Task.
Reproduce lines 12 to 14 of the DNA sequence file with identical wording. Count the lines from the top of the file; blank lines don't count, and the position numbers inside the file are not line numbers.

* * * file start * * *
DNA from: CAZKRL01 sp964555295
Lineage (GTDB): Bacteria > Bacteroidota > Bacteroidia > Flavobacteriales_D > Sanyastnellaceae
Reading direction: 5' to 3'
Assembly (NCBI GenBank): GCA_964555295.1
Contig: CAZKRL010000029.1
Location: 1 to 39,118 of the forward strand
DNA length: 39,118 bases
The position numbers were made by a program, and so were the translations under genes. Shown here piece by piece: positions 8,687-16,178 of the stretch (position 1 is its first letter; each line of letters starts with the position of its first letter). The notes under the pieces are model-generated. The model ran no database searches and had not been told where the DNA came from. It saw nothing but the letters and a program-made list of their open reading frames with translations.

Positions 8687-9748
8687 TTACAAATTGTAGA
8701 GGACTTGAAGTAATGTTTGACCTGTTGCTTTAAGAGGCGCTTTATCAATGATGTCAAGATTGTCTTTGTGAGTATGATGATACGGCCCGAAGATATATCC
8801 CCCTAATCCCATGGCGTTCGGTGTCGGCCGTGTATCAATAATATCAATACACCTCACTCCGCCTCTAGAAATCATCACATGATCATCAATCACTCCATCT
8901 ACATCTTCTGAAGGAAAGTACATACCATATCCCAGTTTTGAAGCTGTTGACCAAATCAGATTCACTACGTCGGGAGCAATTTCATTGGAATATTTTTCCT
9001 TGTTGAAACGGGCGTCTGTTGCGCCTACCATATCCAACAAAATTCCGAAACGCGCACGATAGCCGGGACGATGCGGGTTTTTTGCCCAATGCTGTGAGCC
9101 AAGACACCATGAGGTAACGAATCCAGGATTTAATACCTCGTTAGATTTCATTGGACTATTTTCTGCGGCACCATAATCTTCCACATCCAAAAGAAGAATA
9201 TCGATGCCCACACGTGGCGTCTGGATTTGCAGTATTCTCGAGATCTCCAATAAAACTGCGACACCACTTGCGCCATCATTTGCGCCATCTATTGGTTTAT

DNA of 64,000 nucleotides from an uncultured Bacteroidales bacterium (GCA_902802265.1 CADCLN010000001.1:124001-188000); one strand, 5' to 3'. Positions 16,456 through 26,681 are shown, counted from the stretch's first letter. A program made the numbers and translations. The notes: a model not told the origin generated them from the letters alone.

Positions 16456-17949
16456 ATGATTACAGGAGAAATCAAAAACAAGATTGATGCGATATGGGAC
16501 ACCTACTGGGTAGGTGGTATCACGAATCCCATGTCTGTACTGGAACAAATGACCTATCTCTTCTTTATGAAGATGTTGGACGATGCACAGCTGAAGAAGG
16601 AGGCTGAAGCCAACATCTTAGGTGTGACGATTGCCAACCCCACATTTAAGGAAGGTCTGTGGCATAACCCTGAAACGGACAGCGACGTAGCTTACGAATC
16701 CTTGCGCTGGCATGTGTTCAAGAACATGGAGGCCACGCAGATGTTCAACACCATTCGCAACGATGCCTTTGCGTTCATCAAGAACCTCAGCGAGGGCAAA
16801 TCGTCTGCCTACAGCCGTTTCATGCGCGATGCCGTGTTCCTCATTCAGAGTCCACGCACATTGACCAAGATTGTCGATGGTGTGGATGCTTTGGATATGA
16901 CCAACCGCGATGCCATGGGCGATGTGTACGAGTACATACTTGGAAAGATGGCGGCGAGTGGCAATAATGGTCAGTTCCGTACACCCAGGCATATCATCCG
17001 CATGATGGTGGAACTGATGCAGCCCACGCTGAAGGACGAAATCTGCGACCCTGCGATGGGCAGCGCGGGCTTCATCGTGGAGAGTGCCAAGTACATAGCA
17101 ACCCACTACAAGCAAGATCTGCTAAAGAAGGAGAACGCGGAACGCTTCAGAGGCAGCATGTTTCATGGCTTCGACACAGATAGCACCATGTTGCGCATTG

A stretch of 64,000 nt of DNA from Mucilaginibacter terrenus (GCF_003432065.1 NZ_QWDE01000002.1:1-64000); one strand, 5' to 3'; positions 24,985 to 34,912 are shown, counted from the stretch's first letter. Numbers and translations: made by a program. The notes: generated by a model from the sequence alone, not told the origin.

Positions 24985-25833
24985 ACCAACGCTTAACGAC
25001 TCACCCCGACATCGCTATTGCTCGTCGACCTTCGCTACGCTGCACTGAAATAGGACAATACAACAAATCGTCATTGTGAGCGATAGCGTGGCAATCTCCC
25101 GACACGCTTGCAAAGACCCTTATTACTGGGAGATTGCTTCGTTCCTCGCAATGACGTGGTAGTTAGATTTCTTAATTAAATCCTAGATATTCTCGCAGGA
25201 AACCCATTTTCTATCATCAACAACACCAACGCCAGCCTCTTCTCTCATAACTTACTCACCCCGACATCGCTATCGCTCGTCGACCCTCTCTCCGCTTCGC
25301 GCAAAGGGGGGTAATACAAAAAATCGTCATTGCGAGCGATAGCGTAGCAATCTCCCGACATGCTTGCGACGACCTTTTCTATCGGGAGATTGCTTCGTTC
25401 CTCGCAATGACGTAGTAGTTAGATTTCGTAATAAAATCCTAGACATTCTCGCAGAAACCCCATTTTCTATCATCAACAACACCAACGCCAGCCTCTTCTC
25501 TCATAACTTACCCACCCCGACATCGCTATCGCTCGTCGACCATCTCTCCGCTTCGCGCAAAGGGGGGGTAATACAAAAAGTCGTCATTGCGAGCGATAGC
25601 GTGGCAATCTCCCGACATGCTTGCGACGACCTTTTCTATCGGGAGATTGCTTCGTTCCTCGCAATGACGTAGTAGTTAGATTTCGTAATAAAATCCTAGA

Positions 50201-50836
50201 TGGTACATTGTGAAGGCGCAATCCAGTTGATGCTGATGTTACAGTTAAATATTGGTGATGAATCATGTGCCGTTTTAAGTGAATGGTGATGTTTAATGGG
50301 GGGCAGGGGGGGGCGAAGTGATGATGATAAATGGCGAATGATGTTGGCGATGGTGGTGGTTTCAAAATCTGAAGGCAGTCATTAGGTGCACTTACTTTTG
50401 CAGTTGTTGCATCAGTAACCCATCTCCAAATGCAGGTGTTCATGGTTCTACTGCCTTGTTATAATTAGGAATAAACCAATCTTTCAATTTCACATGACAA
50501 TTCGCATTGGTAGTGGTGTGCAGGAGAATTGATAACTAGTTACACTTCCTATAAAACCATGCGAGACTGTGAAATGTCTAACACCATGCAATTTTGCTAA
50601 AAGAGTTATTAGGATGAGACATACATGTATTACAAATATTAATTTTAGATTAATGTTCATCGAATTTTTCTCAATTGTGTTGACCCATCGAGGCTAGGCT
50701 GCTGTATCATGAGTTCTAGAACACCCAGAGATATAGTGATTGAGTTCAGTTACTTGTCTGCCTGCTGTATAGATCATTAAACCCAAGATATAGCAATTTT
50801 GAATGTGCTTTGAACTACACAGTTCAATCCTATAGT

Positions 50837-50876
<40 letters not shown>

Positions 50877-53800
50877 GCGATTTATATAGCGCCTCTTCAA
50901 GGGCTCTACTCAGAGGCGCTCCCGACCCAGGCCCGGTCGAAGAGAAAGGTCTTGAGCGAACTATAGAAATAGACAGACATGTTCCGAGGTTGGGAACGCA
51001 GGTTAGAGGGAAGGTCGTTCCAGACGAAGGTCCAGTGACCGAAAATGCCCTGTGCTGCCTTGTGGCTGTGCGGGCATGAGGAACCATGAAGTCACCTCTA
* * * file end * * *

8801 CCCTAATCCCATGGCGTTCGGTGTCGGCCGTGTATCAATAATATCAATACACCTCACTCCGCCTCTAGAAATCATCACATGATCATCAATCACTCCATCT
8901 ACATCTTCTGAAGGAAAGTACATACCATATCCCAGTTTTGAAGCTGTTGACCAAATCAGATTCACTACGTCGGGAGCAATTTCATTGGAATATTTTTCCT
9001 TGTTGAAACGGGCGTCTGTTGCGCCTACCATATCCAACAAAATTCCGAAACGCGCACGATAGCCGGGACGATGCGGGTTTTTTGCCCAATGCTGTGAGCC